There must be a market for moral compasses because I gather so many big wheels at big conglomerates lately have lost theirs. Following is a short list of CEOs and conglomerates who have lost theirs. If you can’t find a moral compass, send them a copy of the Ten Commandments. The Business Eleventh Commandment doesn’t seem to be working for them. It is: Greed’s okay.
I saw on TV recently that 197 U.S. CEO’s got fired. They were ousted from six or seven principal business areas. But don’t worry too much about them landing on their feet. They usually take the gross national income of Prince Edward Island with them when they leave.
A good example of that was Ford’s Jacques Nasser, an ousted CEO who got (U.S.) $17.8 million in salary, stock options and other compensations for the year 2001 after Ford reported a staggering $5.45 billion loss in 2001. Good work, Jacques. I remember years ago that if the CEO did that poorly he would be lucky to make off with a company calendar.
There was an ad in the paper recently about Toronto Dominion Bank wanting to look after my financial affairs. I thought that was very nice of them. But aren’t they the same TD bank that is ready to write-off $2.2 billion of its dying but not dead telecom and cable portfolio?
At this time I recall what my Uncle Charlie often said: “I’ve got my estate tied up in empty beer bottles.”
I always find self-fulfilling stories grimly amusing about giant consortiums like Vivendi UniversalSA imploding. You have ousted former chairman Jean-Marie Messier who ran Vivendi, a telecom, utility and giant media conglomerate that last year posted France’s largest corporate loss ever – $11.8 billion (that’s U.S. dollars, not francs).
Messier, a deal-making junkie, was blamed for Vivendi’s problems after he transformed a 150- year-old water company into a global media titan with control of Universal Studios and a music label boasting a galaxy of stars. His acquisitions spree ran the company’s debt beyond its ability to meet payments. (That’s familiar.)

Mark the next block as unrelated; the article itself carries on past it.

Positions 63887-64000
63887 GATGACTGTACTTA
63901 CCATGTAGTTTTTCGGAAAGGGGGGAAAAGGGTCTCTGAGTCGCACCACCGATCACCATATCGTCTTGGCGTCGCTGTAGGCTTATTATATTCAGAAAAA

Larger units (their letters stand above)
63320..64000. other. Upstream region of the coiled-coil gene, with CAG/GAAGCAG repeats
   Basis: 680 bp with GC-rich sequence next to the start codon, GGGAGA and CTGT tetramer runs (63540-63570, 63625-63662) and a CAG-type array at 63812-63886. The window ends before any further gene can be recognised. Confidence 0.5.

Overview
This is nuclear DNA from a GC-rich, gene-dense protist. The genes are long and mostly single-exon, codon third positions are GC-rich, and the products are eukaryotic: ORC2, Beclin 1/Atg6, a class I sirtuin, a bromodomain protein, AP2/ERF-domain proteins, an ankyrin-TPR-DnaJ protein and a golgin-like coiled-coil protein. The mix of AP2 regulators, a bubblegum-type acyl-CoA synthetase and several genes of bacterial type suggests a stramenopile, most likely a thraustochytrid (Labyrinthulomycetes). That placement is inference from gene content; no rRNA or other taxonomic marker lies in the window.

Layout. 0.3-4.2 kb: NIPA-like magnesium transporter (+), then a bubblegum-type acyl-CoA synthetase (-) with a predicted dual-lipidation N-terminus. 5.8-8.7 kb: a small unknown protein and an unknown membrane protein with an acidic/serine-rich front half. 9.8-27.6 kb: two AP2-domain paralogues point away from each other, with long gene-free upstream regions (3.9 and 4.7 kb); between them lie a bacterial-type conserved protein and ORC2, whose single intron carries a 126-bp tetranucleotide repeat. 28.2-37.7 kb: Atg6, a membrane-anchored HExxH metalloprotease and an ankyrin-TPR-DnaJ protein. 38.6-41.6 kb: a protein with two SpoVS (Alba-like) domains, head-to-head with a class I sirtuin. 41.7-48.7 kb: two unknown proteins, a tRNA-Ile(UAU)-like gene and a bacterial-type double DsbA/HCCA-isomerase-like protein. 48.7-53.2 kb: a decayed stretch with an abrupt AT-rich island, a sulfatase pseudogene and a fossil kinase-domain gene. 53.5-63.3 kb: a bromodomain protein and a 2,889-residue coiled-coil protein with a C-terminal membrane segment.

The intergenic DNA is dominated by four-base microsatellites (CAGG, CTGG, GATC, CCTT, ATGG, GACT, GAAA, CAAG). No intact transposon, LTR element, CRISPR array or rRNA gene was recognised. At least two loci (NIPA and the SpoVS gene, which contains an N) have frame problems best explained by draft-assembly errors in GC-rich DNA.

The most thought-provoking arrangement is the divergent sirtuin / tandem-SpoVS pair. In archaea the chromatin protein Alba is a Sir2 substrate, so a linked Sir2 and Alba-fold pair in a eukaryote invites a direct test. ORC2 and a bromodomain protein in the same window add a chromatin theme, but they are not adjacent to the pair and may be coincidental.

In trying to buy up the whole world Messier racked up a $30-billion debt. His defence: “I tried to do too much too quickly.” As the acquisitions grew so did his ego. His nickname changed from J2M, (I kid you not), to J6M (Jean-Marie Messier, Myself, Master of the World)! When he was named Chevalier of the Legion of Honour in France recently, at a very prestigious award ceremony at the Pompidou Centre, Messier insisted on crooning a song imitating Shania Twain singing a ditty reported as “We Made it!” It didn’t go over very well. (I think that was the time to call out, “Is there a psychiatrist in the house?”)
Vivendi’s shares dropped 75 per cent during the past year. The new chairman, Jean-Rene Fourton, who replaced Messier, described the situation as a “short-term” liquidity crisis. (I’m going to try that on my bank manager.) A “short-term liquidity crisis” is like describing the Titanic after it had hit an iceberg as having a small leak in the boiler room.
Fraud charges levelled against three British bankers recently may offer Netherlands-based Rabobank valuable ammunition in its legal battle with the Royal Bank of Canada over a half-billion-dollar loan to an Enron Corp. affiliate. (I’ve always found Canadian banks very careful about loaning money.)
Although Rabobank is portraying itself as unwitting victim of RBC it has had previous dealings with Enron that have come under scrutiny. Three years ago Rabobank, along with J.P. Morgan Chase & Co. and several other banks, raised money for Enron through partnerships named after American Indian tribes. Enron shareholders sued the syndicate alleging they made billions for helping set up these partnerships that were Ponzi schemes. The transactions essentially allowed Enron to avoid reporting loans as debts on its balance sheet. Enron has had the biggest bankruptcy in history.
I’m afraid if rich scoundrels were given the choice of a moral compass or a good lawyer, they would opt for a good lawyer.
Proving the intent to defraud is a most difficult task. And if things begin to look bad your lawyer will advise you that it is time to make a deal. What’s a $1.25 million (only Canadian dollars) “settlement” for actions “contrary to the public interest” when you’re lying on your back at Cannes and it’s already been taken care of.
“There’s a gentleman here with a ‘moral compass,’ sir.”“Tell him I’m busy.”